He's free(-ish)! After a month in the transit zone of Moscow's Sheremetyevo airport, Auntie Anne's connoisseur Edward Snowden has received a document from the Russian government saying he is now free to move about the country. The paperwork means Snowden's application for asylum has been formalized, and while it's considered, which could take a few months, he can start building a life in Russia. "He plans to get a job," his Russian lawyer said yesterday, along with renting a new place to stay. Anatoly Kucherena, the attorney, arrived at the airport today to meet Snowden bearing gifts, including a copy of Crime and Punishment. "I'm not implying he's going through a similar mental anguish," said Kucherena, but Snowden might as well get used to the Russian way of doing things.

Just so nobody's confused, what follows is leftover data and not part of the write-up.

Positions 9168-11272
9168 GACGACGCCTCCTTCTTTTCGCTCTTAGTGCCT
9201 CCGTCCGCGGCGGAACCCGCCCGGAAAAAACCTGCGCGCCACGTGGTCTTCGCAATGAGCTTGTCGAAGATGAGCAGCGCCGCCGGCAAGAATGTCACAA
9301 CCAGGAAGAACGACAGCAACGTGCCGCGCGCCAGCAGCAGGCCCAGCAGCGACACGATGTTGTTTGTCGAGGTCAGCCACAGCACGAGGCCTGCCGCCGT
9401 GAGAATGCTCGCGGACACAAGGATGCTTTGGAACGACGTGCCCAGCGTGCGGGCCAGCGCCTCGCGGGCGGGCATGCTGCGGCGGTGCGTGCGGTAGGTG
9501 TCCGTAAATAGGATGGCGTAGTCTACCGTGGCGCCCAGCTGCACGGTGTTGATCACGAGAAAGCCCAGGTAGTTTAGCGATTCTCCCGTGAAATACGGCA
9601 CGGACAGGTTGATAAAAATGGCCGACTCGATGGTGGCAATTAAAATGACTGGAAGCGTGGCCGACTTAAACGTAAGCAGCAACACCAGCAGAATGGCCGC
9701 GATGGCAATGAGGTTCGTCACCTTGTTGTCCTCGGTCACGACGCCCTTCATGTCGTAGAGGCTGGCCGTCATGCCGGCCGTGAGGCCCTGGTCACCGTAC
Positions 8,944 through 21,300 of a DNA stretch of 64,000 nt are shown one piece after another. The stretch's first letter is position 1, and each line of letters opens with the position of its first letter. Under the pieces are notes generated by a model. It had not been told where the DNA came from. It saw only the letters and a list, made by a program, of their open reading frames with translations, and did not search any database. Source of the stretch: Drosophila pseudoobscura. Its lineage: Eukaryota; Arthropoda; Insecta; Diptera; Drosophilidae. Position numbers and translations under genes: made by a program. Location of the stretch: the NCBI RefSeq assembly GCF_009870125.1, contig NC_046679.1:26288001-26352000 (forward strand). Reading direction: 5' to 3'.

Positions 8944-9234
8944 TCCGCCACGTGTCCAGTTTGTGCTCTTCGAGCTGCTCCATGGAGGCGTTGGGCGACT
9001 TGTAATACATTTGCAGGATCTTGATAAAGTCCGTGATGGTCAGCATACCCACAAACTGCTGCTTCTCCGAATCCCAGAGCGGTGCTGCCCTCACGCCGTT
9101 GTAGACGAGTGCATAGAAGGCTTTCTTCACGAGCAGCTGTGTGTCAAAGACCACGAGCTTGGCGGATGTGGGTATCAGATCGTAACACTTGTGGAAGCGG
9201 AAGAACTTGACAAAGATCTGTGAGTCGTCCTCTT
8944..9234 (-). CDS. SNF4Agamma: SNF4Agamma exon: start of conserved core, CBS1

Update, 11:45 a.m.: Wait! Not so fast ...
Kucherena said that while Snowden has been given permission to leave the airport, he'll be there for at least one more day. "He is staying in the transit zone in accordance with the existing regulations," the lawyer explained. "He is acting precisely within the framework of the regulations."
And even when he does get the go-ahead, "He will only be allowed to stay in places designated by Russian law enforcement agencies," said the head of the public council of the Russian Federal Migration Service. Bureaucracy is hard.